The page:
The Critically Endangered Haast tokoeka
Image: Barry Harcourt | DOC


The conservation status of our species is assessed according to the risk of extinction they face within New Zealand.

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How the status of species is assessed

The New Zealand Threat Classification System (NZTCS) assesses the conservation status of species according to the risk of extinction they face within New Zealand. 

Most native species are considered to be ‘Not Threatened’ because their populations are sufficiently large and stable that there is little concern about their future. However, a significant number of species are undergoing or have experienced significant declines.

Species are assessed by panels of experts drawing from the New Zealand scientific community. The assessments use two very basic measures:

  • population size (number of breeding adults or area of habitat occupied)
  • population trend (rate of decline or increase).

For species with stable populations, whether or not they have declined historically is also taken into account.

See criteria used for assessments.

Threatened species

These are species at greatest risk of extinction. They are either extremely rare, rare following severe historical decline, declining at an extremely high rate, or both uncommon and declining.

This broad ‘umbrella’ category is subdivided into three conservation status categories depending on the severity of risk they face:

  • Nationally Critical – most severely threatened, facing an immediate high risk of extinction
  • Nationally Endangered – facing high risk of extinction in the short term
  • Nationally Vulnerable – facing a risk of extinction in the medium term

Nationally Critical species are at immediate risk of extinction. The others are at serious risk of extinction but are somewhat buffered by larger populations or lower rates of decline.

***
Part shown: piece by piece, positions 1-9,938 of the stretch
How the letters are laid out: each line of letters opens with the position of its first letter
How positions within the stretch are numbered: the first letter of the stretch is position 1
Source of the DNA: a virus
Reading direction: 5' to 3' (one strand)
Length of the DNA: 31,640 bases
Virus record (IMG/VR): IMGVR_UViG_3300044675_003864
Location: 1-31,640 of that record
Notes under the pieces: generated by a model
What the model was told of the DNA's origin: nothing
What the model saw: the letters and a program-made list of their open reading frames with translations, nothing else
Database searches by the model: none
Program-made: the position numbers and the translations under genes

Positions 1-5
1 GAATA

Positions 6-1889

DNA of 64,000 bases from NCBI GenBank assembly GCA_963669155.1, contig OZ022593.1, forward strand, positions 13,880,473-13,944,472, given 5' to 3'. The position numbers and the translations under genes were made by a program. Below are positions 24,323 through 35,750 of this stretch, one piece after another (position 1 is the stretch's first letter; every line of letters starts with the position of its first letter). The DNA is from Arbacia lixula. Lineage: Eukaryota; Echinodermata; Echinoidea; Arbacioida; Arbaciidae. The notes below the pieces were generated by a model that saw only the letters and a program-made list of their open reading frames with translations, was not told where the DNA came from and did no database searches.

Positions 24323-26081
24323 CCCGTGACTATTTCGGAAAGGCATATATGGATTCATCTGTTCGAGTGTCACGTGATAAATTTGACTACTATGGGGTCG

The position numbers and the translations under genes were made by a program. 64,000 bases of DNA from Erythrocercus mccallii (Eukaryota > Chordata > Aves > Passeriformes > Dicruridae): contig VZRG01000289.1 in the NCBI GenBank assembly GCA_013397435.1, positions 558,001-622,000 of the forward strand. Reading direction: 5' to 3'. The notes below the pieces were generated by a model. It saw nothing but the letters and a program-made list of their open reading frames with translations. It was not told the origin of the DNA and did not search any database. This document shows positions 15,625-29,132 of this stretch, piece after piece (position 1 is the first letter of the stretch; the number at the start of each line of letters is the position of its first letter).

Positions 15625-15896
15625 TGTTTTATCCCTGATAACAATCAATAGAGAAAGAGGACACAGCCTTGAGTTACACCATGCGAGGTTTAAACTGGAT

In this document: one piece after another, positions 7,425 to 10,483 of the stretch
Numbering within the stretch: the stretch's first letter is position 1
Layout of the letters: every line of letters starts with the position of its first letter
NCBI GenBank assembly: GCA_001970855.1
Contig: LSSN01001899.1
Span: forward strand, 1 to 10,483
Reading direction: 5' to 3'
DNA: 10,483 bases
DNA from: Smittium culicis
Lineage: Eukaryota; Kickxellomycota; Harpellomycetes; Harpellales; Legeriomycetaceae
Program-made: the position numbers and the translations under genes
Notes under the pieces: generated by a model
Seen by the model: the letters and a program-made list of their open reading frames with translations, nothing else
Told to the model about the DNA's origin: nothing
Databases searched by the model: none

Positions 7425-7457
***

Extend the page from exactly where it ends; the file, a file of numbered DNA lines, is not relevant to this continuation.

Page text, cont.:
At Risk species

Conservation status.
Relationship of NZTCS categories

Species in this category are not considered Threatened but could quickly become so if declines continue or if a new threat arises. At Risk species are either declining but not uncommon, or uncommon but not declining. The categories in this umbrella category are:

  • Declining – population declining but still common
  • Relict – small population stabilised after declining
  • Naturally Uncommon – population is naturally small and, therefore, susceptible to harmful influences
  • Recovering – population is small but increasing after previously declining

Other categories

  • Migrant – native species that visit regularly but do not breed here
  • Vagrant – native species that visit only irregularly and/or in very small numbers and do not breed here
  • Coloniser – species that are uncommon because they are recent arrivals but have arrived and established without human assistance
  • Introduced and Naturalised – species that arrived by human agency and are reproducing in the wild in New Zealand
  • Data Deficient – species that are too poorly known for an assessment to be possible

Difference between threatened and protected species

In many countries, when species are listed as threatened, they automatically also receive legislative protection from hunting, habitat destruction and other threats. In New Zealand this is not true – there is no direct link between conservation status as assessed using the NZTCS (or IUCN red-list) and legal protection.

Legal protection for native plants and animals exists via the:

  • Conservation Act 1987 (plants and animals on public conservation land only)
  • Marine Mammals Protection Act 1978 (marine mammals only)
  • Wildlife Act 1953 (animals only; originally terrestrial vertebrate animals only, but a few invertebrate and marine fish species are declared to be “animals” for the purposes of the act)

Terrestrial vertebrate animals are completely protected under the Wildlife Act unless they are specifically excluded or the degree of protection limited in one of the schedules to the Act.

Marine Mammals are completely protected under the Marine Mammals Act.

Plants, invertebrates and fish are generally not protected except where they occur in national parks or reserves. Exceptions are the few fish and invertebrates deemed to be animals under the Wildlife Act.

The Native Plants Protection Act 1934 allows for the national or regional protection of a native plant species by a Warrant issued by the Governor-General, but does not infer any general protection of native plants outside national parks and reserves.

The schedules to the Wildlife Act 1953 are reviewed from time to time and may be changed by order in council.

NZTCS series

The New Zealand Threat Classification System series are lists providing the conservation status of a plant or animal group. There are 23 groups and each group is assessed once every 3 years. 

View the NZTCS series

More information

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